Back in April leisure and real estate conglomerate Cendant (CD) said it might send its travel business packing. On June 30 it found a destination: ubiquitous private-equity giant Blackstone Group, which will pay $4.3 billion for Travelport, a unit that includes Orbitz and Cheaptickets.com. Cendant originally had said it would breathe life into its moribund stock via a four-way tax-free spin-off. Coldly comforting: It won't incur a fat tax bill on this deal because it overpaid for the companies that make up Travelport.

Yet another Chinese acquisition overseas has come a cropper. On July 3, Luxembourg-based Millicom, which has 11 million cell-phone subscribers in developing countries, said it couldn't close a deal with China Mobile. Last year, Chinese oil producer CNOOC (CEO) was thwarted in a bid to buy U.S.-based Unocal, and appliance maker Haier lost an auction for Maytag. Failure of the $5.3 billion takeover sent Millicom shares plunging, but at least one group was happy: telco equipment outfits such as Sweden's Ericsson (ERICY), which might have lost Millicom's business to Chinese rivals such as Huawei.

How's this for a high-stakes game? Atlantic City police ushered gamblers from their slot machines on July 5 when a New Jersey budget impasse prevented state gambling inspectors from reporting for work. The government shutdown forced the city's 12 casinos to close their gaming floors while lawmakers dickered over a one-point hike in the sales tax demanded by Governor Jon Corzine. City casinos reported $16 million a day in lost revenue, a figure that could grow to $22 million or more as cancellations mount. The hardest hit: Trump Entertainment Resorts and Resorts International Hotel & Casino, whose properties are concentrated in Atlantic City.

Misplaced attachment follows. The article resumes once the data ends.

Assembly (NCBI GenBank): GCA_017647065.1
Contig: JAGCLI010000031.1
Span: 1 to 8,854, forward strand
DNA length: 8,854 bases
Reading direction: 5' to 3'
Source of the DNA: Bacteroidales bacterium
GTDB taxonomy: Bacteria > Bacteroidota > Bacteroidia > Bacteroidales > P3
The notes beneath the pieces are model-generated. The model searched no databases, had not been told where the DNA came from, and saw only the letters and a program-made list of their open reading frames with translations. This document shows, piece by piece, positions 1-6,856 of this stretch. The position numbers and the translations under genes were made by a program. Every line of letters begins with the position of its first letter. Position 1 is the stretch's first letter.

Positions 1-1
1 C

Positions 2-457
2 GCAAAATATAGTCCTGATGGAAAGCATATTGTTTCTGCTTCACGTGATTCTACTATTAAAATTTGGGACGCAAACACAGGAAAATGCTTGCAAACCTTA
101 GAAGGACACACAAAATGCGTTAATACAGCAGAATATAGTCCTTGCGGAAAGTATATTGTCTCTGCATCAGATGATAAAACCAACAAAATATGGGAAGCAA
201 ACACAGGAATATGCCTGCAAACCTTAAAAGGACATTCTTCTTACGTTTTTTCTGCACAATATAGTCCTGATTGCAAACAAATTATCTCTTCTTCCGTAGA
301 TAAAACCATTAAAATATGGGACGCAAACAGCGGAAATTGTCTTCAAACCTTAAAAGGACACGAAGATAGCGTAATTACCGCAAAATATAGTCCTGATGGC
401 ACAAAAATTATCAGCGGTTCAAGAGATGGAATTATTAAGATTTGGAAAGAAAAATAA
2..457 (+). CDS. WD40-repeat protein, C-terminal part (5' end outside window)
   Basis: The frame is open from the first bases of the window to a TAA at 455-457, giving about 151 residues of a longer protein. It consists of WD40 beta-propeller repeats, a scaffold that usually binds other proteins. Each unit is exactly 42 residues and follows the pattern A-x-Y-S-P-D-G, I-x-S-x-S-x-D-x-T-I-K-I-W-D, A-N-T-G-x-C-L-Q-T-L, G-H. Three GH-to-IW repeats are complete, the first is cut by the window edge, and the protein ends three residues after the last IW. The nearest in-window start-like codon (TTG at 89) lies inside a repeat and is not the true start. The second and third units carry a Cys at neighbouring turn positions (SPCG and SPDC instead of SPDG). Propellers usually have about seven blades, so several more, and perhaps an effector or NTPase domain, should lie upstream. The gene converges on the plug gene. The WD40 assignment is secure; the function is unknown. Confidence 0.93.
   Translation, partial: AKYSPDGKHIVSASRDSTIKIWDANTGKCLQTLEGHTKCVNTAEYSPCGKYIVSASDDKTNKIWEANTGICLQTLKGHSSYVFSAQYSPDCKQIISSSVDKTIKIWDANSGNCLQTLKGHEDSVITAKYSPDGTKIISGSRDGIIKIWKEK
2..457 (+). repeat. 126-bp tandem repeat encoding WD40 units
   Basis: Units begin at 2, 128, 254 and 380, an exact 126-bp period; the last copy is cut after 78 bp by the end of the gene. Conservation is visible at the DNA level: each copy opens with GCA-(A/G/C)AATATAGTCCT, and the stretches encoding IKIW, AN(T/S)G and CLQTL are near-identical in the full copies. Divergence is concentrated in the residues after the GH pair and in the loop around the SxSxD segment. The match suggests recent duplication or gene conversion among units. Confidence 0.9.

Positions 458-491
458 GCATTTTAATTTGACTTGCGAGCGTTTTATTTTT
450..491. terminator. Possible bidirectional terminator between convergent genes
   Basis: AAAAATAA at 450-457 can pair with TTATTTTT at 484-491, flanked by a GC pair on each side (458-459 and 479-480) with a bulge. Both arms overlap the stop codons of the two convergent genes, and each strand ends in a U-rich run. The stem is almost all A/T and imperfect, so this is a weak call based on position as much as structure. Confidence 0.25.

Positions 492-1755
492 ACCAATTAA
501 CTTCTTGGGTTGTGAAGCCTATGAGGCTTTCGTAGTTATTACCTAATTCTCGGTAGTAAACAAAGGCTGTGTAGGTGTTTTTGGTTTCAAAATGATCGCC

No heroic rescues were in store for the world's poorest at a World Trade Organization meeting in Geneva. Stymied by long-running disputes over farm subsidies and tariffs, trade ministers folded their tents and went home early on July 1. The Doha Round, aimed at alleviating poverty by bettering terms of trade for developing nations, now appears ready to receive last rites, since it faces an end-of-July deadline for an accord on tariff cuts. WTO Chief Pascal Lamy told The Wall Street Journal: "It's a crisis, but there is a sense that it remains doable."

This time prosecutors got their man. On June 29 a state jury in Montgomery, Ala., convicted former HealthSouth (HLSH) CEO Richard Scrushy on six counts of bribery, conspiracy, and fraud for his part in funneling $500,000 to former Alabama Governor Donald Siegelman in exchange for a seat on a state hospital regulatory board. Siegelman was also found guilty in the scheme. Scrushy says he'll appeal. The verdict came a year after a federal jury acquitted Scrushy of fraud charges related to his alleged mastermind role in a $2.7 billion accounting scandal at HealthSouth, the Birmingham (Ala.) rehabilitation hospital chain. Scrushy, a minister who often invokes God in court proceedings, faces still more tribulation. Attorneys are preparing for trial in two civil lawsuits against him related to the HealthSouth fraud, and a federal lawsuit brought by the SEC heads to court next April.